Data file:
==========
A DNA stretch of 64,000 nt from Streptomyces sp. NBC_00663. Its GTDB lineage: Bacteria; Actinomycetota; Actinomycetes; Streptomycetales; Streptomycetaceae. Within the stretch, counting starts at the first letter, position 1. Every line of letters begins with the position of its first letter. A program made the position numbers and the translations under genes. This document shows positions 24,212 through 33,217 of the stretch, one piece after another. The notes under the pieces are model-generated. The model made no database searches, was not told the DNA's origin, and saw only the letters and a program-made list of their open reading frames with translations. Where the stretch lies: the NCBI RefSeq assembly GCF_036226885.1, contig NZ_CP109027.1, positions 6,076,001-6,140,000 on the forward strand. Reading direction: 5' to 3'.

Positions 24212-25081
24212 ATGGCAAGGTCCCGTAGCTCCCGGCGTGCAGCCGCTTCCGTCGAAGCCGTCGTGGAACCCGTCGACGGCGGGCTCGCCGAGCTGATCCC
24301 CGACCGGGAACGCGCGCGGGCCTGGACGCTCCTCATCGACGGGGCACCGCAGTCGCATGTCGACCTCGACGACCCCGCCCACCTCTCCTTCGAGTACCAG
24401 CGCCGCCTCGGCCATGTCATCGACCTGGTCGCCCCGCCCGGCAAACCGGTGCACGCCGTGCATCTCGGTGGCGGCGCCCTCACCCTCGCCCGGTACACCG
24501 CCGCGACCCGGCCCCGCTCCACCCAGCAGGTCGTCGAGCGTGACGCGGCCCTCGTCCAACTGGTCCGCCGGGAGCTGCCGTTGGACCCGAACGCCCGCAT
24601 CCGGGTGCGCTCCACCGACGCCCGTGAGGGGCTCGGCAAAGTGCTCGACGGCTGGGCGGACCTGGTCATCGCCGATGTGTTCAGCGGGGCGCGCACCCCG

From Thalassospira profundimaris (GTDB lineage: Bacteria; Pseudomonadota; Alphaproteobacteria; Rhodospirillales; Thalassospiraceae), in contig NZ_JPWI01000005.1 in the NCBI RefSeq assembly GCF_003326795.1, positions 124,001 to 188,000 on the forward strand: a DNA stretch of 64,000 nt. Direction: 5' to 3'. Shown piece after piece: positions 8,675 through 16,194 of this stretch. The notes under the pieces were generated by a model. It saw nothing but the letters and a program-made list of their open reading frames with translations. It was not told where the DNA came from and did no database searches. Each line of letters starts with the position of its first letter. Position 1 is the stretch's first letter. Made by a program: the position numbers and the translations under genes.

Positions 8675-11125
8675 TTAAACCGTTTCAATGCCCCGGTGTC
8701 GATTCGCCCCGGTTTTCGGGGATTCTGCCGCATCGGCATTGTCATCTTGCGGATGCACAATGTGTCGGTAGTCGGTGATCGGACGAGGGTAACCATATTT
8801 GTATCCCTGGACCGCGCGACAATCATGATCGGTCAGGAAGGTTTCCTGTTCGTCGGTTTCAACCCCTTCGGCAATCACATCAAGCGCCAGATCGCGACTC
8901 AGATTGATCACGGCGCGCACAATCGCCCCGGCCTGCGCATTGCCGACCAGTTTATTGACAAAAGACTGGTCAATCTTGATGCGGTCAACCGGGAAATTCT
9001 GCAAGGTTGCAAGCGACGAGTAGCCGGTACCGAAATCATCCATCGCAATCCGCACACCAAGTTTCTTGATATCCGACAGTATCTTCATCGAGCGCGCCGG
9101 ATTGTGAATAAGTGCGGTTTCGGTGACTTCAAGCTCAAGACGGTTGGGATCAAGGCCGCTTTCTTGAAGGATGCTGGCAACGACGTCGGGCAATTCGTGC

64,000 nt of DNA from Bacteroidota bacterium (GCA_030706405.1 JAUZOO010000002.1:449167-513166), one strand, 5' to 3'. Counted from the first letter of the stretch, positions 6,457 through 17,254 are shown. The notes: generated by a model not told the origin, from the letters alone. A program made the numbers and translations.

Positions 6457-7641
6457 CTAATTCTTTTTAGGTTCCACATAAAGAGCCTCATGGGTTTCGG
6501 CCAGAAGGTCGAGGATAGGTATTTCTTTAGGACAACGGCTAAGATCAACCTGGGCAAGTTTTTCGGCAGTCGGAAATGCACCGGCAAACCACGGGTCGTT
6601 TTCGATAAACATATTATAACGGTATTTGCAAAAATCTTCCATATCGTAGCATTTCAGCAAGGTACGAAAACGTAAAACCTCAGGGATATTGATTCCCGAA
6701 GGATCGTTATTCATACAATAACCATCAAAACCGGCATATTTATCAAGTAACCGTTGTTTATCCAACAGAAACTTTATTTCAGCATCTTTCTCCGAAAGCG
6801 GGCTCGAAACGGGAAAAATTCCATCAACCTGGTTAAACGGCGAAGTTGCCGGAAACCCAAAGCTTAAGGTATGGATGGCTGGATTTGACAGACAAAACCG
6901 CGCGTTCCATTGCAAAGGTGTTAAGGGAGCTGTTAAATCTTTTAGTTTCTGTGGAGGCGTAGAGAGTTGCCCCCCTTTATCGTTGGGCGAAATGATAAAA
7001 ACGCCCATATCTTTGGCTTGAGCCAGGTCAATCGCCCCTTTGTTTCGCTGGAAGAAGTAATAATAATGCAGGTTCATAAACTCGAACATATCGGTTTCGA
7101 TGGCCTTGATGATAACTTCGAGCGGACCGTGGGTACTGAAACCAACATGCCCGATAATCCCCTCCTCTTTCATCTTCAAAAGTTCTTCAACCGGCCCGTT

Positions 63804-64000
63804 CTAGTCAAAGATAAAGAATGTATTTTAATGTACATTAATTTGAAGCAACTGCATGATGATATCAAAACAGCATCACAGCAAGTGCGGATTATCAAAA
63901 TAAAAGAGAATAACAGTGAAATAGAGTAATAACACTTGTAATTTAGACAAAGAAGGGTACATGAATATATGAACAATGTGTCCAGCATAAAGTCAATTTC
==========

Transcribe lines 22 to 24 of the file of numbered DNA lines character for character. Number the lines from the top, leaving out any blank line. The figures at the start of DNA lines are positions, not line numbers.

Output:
6801 GGCTCGAAACGGGAAAAATTCCATCAACCTGGTTAAACGGCGAAGTTGCCGGAAACCCAAAGCTTAAGGTATGGATGGCTGGATTTGACAGACAAAACCG
6901 CGCGTTCCATTGCAAAGGTGTTAAGGGAGCTGTTAAATCTTTTAGTTTCTGTGGAGGCGTAGAGAGTTGCCCCCCTTTATCGTTGGGCGAAATGATAAAA
7001 ACGCCCATATCTTTGGCTTGAGCCAGGTCAATCGCCCCTTTGTTTCGCTGGAAGAAGTAATAATAATGCAGGTTCATAAACTCGAACATATCGGTTTCGA